The Cinder Witch: A Tale of The School of Spells & War

 

Best Young Adult/Middle Grade Novel

Rachel and the Many-Splendored Dreamland (The Books of Unexpected Enlightenment Book 3)Book 1 reviewed here.

Van Ripplewink: You Can’t Go Home Again

 

Swan Knight’s Son: The Green Knight’s Squire Book One (Moth & Cobweb 1)  (For the record, I have inquired with Mr. Wright, who said that, yes, while Book Two and Book Three ARE eligible, he would simplify it for book 1.)  — Read our review of the novel here.

Best Military Science Fiction or Fantasy Novel

Yes, there is some overlap here between the military SFF novels and their other categories. Why? In part because the authors have come out with two books in the same series. If one is torn between two Monstery Hunter Memoirs, or two Hammer Commissions, this is the easy way to split the baby.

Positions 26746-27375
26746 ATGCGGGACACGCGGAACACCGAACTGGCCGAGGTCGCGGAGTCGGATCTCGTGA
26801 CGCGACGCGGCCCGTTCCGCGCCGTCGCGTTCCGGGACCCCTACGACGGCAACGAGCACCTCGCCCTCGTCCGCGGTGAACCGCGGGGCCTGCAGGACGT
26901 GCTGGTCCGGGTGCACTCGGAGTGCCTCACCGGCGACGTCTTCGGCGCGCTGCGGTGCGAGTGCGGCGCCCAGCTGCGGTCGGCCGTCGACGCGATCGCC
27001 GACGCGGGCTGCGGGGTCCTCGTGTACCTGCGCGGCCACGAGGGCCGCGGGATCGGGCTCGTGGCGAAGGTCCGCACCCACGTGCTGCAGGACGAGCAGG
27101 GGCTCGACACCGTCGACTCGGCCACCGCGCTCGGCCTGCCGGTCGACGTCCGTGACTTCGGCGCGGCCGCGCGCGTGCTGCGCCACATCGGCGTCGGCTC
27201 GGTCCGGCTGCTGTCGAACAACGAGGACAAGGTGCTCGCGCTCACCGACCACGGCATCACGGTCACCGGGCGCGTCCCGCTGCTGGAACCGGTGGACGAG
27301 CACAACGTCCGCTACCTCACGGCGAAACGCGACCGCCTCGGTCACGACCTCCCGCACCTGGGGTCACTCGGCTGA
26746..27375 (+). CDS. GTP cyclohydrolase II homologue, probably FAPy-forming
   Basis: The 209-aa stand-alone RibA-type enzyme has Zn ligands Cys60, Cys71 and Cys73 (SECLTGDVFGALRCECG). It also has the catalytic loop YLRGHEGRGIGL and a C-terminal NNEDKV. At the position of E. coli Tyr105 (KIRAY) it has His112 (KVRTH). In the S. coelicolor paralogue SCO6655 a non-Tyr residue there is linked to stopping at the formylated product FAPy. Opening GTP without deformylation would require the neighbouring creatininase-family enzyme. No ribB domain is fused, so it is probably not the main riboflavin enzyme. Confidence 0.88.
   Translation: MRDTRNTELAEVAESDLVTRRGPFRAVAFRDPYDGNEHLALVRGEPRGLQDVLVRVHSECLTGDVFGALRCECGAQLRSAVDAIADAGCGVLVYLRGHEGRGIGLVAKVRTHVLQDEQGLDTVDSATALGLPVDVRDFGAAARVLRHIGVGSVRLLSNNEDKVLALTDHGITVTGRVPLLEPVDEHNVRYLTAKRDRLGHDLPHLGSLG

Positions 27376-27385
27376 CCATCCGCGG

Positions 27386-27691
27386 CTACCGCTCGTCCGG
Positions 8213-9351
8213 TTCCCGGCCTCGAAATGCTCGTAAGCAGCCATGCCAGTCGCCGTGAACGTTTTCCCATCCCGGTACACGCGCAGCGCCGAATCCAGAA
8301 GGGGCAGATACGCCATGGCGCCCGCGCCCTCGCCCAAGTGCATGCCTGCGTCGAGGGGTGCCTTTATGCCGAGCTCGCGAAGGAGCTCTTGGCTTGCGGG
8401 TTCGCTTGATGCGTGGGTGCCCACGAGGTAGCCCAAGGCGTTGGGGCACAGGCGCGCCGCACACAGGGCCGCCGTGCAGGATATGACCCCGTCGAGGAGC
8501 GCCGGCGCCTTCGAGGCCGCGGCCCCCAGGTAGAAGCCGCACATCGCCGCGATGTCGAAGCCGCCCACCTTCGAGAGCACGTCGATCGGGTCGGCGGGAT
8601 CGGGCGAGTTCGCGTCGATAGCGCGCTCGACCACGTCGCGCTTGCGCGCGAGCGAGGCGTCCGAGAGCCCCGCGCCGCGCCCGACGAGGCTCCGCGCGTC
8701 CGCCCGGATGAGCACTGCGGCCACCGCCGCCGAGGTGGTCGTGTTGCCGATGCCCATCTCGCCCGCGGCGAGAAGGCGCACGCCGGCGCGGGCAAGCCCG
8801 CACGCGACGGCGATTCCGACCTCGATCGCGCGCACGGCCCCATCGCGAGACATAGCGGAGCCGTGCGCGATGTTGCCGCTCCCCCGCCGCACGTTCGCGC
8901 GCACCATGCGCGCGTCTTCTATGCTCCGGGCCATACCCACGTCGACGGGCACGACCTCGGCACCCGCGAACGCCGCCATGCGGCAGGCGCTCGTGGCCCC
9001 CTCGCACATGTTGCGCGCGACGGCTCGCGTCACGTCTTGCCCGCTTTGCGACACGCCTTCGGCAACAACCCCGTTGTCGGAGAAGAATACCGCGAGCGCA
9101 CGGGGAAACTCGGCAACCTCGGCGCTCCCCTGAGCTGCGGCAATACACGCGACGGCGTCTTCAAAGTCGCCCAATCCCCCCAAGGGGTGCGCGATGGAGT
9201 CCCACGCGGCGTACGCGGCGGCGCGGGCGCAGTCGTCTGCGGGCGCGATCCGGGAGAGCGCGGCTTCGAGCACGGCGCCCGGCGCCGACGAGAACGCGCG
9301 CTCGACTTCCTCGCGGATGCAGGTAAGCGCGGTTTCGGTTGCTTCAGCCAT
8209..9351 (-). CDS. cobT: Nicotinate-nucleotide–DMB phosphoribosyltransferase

Monster Hunter Memoirs: Sinners

Loose Ends (The Hammer Commission Book 3)

 

Glory Boy Cartwright’s Cavaliers (The Revelations Cycle) (Volume 1)

 

“Star Realms: Rescue Run,” By Jon Del Arroz — An author on the site, Jon should at least have the benefit of the doubt. Also, if the book’s half as awesome as he is, it deserves a look.

Thrawn (Star Wars) — While it did not come out in 2016, eligibility goes until the end of June. Thrawn comes out in April. I expect this to bigfoot the nominations.

Best Alternate History Novel

People’s Republic — Though this might be best under the next category.

Best Apocalyptic Novel
People’s Republic

 

Liberty Lost: How Debt Destroyed Our Freedoms

 

Codename: UnSub (The Last Survivors)

 

Best Horror Novel